In Catie Warren’s article, there is an overgeneralization of exactly what rape is.  She writes as though the only victims of rape are college-aged women who have had too much to drink and fall into bed with someone.  Sexual assault is very prominent on college campuses, but it happens in many different situations as well.  Women can be victims; men can be victims.  The attacker and the victim may be of the same sex.  It can occur drunk or sober.  The attacker may be a stranger, or it may be someone you have known your entire life.  Even when it occurs on college campuses, only 5% of students who have been sexually assaulted will report the case.  So why should we try to discourage others from doing so?

There is a lack of knowledge about consent, making it more difficult to know exactly what is and is not considered rape.  Consent is an agreement between two people who voluntarily and willingly want to have sex with each other.  Consent is discussed before sexual activity has commenced and is consistently revisited regarding different sexual acts.  Consent is not implied or assumed, even if you are in a long-term relationship or have had sex with that person before.

Catie Warren’s article gives several examples of victim shaming (making a victim feel responsible or ashamed of his or her own victimization), a huge problem which attributes to today’s rape culture.  Rape culture is an environment where sexual violence is excused in reality as well as in media and pop culture.  Some examples of rape culture include blaming the victim, sexually explicit jokes, gender violence in movies and television, sexually fueled song lyrics, and refusing to take rape accusations seriously.  Some ways we can avoid rape culture are to avoid using language that is degrading to women, to speak out when someone makes an offensive joke, define your own manhood or womanhood without letting stereotypes shape it, and communicating with sexual partners about consent.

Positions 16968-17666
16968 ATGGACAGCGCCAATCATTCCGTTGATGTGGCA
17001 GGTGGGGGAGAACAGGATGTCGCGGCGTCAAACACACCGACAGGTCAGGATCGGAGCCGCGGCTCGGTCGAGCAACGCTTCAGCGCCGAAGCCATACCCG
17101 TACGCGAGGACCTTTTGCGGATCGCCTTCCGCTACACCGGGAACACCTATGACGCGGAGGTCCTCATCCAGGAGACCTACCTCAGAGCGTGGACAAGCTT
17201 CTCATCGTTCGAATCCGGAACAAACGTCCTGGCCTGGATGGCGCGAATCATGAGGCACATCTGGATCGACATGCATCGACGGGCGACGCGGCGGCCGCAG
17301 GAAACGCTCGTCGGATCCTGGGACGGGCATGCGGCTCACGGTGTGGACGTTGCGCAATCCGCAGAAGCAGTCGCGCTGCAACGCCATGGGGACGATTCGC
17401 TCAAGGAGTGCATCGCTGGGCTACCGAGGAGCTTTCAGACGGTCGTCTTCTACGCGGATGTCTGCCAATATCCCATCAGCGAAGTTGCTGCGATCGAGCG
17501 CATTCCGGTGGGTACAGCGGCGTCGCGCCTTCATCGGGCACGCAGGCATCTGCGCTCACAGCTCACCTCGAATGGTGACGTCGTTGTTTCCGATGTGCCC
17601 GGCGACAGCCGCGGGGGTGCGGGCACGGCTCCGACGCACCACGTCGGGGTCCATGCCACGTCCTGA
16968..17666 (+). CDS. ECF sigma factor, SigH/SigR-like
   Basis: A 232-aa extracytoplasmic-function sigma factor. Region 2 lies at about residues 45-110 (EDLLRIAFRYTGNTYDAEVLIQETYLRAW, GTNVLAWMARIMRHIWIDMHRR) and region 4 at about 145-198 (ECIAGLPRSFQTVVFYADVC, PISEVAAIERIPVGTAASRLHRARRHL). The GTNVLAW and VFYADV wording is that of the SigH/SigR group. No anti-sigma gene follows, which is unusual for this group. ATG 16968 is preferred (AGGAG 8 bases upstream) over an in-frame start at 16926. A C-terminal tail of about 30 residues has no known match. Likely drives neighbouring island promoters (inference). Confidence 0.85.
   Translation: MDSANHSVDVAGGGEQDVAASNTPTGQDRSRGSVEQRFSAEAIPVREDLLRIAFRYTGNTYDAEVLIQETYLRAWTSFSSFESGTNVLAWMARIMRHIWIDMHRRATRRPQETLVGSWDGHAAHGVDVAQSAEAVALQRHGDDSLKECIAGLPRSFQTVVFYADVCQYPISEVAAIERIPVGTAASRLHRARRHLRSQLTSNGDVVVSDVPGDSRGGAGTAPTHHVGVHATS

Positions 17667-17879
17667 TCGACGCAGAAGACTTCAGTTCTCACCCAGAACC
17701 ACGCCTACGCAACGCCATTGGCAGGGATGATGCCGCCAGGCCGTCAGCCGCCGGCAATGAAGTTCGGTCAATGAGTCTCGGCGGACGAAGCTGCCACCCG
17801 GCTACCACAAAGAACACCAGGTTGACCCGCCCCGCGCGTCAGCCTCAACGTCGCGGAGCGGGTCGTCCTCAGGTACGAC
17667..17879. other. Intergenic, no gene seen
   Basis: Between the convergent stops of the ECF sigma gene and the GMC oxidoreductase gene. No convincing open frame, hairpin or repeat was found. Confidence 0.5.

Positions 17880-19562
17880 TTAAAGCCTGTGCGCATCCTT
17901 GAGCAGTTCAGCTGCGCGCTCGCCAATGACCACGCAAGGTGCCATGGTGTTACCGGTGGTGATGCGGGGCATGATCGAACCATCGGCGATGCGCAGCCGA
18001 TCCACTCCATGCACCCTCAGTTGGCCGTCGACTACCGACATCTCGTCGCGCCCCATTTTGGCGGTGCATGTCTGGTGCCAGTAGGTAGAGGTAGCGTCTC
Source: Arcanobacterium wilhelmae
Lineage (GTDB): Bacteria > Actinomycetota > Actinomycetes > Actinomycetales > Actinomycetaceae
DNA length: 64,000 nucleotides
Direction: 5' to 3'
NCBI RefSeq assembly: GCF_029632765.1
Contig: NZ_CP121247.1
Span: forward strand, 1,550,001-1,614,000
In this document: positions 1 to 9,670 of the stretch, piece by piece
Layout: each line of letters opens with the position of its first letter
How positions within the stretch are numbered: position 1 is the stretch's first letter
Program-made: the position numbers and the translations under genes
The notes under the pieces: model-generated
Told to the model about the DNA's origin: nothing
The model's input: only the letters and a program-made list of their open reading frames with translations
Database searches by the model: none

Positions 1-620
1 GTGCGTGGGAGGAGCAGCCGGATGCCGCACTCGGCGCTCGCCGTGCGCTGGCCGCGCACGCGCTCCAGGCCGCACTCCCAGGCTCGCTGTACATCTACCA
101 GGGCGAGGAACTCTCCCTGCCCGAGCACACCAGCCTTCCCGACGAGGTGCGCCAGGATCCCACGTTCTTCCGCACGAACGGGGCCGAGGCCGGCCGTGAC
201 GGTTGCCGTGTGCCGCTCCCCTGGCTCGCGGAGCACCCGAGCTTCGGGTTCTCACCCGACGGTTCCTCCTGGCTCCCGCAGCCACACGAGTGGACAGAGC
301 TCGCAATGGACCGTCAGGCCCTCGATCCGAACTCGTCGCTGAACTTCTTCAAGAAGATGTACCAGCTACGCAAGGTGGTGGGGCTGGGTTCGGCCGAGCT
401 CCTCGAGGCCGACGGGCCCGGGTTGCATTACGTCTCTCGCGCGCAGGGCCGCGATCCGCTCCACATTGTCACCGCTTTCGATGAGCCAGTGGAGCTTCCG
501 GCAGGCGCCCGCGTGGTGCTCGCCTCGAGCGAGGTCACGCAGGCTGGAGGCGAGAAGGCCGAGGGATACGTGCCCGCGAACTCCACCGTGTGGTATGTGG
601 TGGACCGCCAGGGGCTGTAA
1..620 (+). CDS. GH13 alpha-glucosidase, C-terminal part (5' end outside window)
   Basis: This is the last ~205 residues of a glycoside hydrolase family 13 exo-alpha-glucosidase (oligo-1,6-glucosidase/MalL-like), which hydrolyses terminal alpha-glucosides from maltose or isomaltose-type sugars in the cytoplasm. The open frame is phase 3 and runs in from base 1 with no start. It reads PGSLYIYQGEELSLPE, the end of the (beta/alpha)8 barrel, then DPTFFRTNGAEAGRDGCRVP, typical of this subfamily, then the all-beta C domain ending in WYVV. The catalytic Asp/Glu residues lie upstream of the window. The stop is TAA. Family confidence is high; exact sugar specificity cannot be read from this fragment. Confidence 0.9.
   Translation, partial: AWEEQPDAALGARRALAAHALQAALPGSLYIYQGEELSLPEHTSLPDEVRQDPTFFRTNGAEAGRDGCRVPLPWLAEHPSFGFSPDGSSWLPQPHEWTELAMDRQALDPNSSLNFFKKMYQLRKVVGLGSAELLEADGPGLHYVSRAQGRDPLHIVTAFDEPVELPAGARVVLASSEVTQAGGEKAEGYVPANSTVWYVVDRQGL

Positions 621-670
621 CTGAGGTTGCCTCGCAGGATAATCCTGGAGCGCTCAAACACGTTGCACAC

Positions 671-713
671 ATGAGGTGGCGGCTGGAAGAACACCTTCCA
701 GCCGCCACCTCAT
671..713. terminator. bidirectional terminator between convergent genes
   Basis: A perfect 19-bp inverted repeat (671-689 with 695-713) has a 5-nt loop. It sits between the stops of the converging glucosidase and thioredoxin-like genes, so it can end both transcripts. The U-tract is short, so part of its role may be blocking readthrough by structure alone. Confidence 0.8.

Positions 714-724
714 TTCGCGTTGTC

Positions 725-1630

Yes, Catie Warren was right to stress the fact that sex which you agreed to, though you may regret, is in not considered rape.  But this article is missing several key points which I felt should be emphasized.  Rape is not just something that happens to girls at parties.  It can happen to anyone in almost any situation.  Consensual sex occurs when two people have previously discussed that they want to have sex with each other.  Therein lies an issue that needs to be discussed. How do we empower young women and men to have that clarifying conversation?  Talking about and defining consent is the beginning and needs to be the norm.  As a society we have to stop tolerating “rape” as a casual term.  For example, “our football team raped in intramurals” or “I raped that calculus exam.”  It is a powerful word with an emotional connotation and should not be used so innocuously it seems like an attempt to make an action of the word.  We must band together to abolish a culture where it is okay to excuse or joke about rape.

Originally written for the Georgia College Women's Center.